In 1930, Émile Borel, the father of measure theory together with his student Lebesgue and a world-class expert in probability theory, published a short note *Sur les probabilités universellement négligeables* (*On universally negligible probabilities*) in Comptes rendus hebdomadaires des séances de l'Académie des Sciences, 190, pp. 537-40. Here it is:

http://gallica.bnf.fr/ark:/12148/bpt6k3143v.f539

According to this question

and to the best of my knowledge, this note has never been translated in any foreign language. I would be happy to translate it entirely upon request despite my poor English.

Borel is concerned by Cournot principle. As the bridge, the connection between the mathematical theory of probability and the real world of experience,Borel considers Cournot principle to be the most important and fundamental principle of probability theory: he used to call it the *fundamental law of randomness* or the *unique law of randomness*. Hence, Borel seeks for a quantitative version of Cournot principle. He starts like this:

*We know that, in the applications of the calculus of probability, when the probability becomes extremely close to unity, it can and must be practically confounded with certainty. Carnot principle, the irreversibility of many phenomena, are well-known examples in which the theoretical probability equals practical certainty. However, we may not have, at least to the best of my knowledge, sufficiently specified from which limits a probability becomes universally negligible, that is negligible in the widest limits of time and space that we can humanly conceive, negligible in our whole universe.*

and concludes, by a **purely physical reasoning** (emphases by Borel):

*The conclusion that must be drawn is that the probabilities that can be expressed by a number smaller than ${10^{ - 1000}}$ are not only negligible in the common practice of life, but universally negligible, that is they must be treated as rigorously equal to zero*

*in every questions regarding our Universe. The fact that they are not effectively null may be of interest for the metaphysicist; for the scientist they*

**are***null and the phenomena to which they relate are absolutely*.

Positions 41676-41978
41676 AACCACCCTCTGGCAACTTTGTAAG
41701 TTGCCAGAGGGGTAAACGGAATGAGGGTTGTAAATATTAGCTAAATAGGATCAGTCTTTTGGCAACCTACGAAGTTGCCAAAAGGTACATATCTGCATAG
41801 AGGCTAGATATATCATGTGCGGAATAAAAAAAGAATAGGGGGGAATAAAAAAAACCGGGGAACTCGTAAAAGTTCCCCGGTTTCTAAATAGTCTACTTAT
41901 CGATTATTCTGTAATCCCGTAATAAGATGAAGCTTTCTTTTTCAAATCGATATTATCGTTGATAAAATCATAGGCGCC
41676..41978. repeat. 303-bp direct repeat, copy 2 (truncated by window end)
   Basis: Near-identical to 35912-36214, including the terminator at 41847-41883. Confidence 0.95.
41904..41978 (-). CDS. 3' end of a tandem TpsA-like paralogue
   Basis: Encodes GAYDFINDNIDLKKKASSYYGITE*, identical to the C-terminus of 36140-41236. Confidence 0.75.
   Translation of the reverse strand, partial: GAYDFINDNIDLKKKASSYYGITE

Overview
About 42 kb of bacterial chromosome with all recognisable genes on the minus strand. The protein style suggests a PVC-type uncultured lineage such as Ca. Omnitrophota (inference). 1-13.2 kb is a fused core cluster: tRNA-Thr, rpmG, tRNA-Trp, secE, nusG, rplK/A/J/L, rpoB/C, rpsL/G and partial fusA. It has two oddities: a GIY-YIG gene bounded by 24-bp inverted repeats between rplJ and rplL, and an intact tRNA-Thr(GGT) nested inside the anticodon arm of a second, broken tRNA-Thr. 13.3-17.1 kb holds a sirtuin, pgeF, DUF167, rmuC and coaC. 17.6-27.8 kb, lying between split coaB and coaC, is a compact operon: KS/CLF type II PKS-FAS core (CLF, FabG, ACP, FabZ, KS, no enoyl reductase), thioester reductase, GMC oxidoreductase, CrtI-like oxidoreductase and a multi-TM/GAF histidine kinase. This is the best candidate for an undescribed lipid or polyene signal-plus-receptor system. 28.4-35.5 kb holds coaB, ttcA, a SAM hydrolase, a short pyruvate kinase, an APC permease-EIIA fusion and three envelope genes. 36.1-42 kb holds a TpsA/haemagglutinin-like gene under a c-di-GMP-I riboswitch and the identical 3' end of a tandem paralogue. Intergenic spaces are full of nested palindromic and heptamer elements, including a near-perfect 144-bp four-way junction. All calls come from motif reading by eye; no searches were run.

**impossible**This *Cournot-Borel principle*

$\left\{ \begin{array}{l} p \in \left[ {{{0,10}^{ - 1000}}} \right]\;\;\;\;\,\; \Rightarrow p = 0\quad \quad {\rm{Borel - supracosmic}}\;{\rm{probabilities}}\\ p \in \left[ {1 - {{10}^{ - 1000}},1} \right] \Rightarrow p = 1\quad \quad \,{\rm{Borel - supercosmic}}\;{\rm{probabilities}} \end{array} \right.$

implies that there are only discrete probability measures/distributions in *every probabilistic questions regarding our universe*.

Indeed, consider for instance a cumulative distribution function $F\left( x \right):\mathbb{R} \to \left[ {0,1} \right]$. Suppose $F\left( x \right)$ is left-continuous at some point ${x_0}$, that is $F\left( x \right)$ is continuous at ${x_0}$ since it is right-continuous by definition:

$\forall \varepsilon > 0\;\exists \eta > 0,\forall x,{x_0} - \eta < x < {x_0} \Rightarrow \left| {F\left( x \right) - F\left( {{x_0}} \right)} \right| = F\left( {{x_0}} \right) - F\left( x \right) = {\text{Prob}}\left( {y \in \left[ {x,{x_0}} \right]} \right) = \mu \left( {\left[ {x,{x_0}} \right]} \right) < \varepsilon $

In particular, by the Cournot-Borel principle

$\forall {10^{ - 1000}} > \varepsilon > 0\;\exists \eta > 0,\forall x,{x_0} - \eta < x < {x_0} \Rightarrow \mu \left( {\left[ {x,{x_0}} \right]} \right) = 0$

Hence, either $F\left( x \right)$ is constant or it is discontinuous: $F\left( x \right)$ is nothing but a discrete cumulative distribution function or cumulative mass function.

Hence, following Borel, at least two different mathematical theories of probability would coexist: the mathematical, *metaphysical*, continuous one that relies heavily on measure theory, and the *scientific*, physical, discrete one where measure theory is almost irrelevant.

This *Borel-Cournot discrete theory of probability* is not necessarily inconsistent nor trivial because continuous r.v.s have discrete probability measures. By construction and definition, it constitutes another potential answer or proposal to Hilbert sixth problem or program. We can also talk about a *quantum theory of (classical and quantum?) probability* (not the theory of quantum probability) with Borel *probabilistic quanta* $b = {10^{ - 1000}}$, analogous to the energy quanta in QM. Of course, this value should be updated according to our modern knowledge about the Universe.

Has something like this theory ever been developed?
I would be happy with **non-probabilistic answers** too, *i.e.* mathematical theories formalizing such a concept of *finite resolution* and *indistinguishability*. I found such a theory many years ago but I don't remember!

Carnot, non? $\endgroup$ – Yemon Choi Oct 4 '17 at 15:13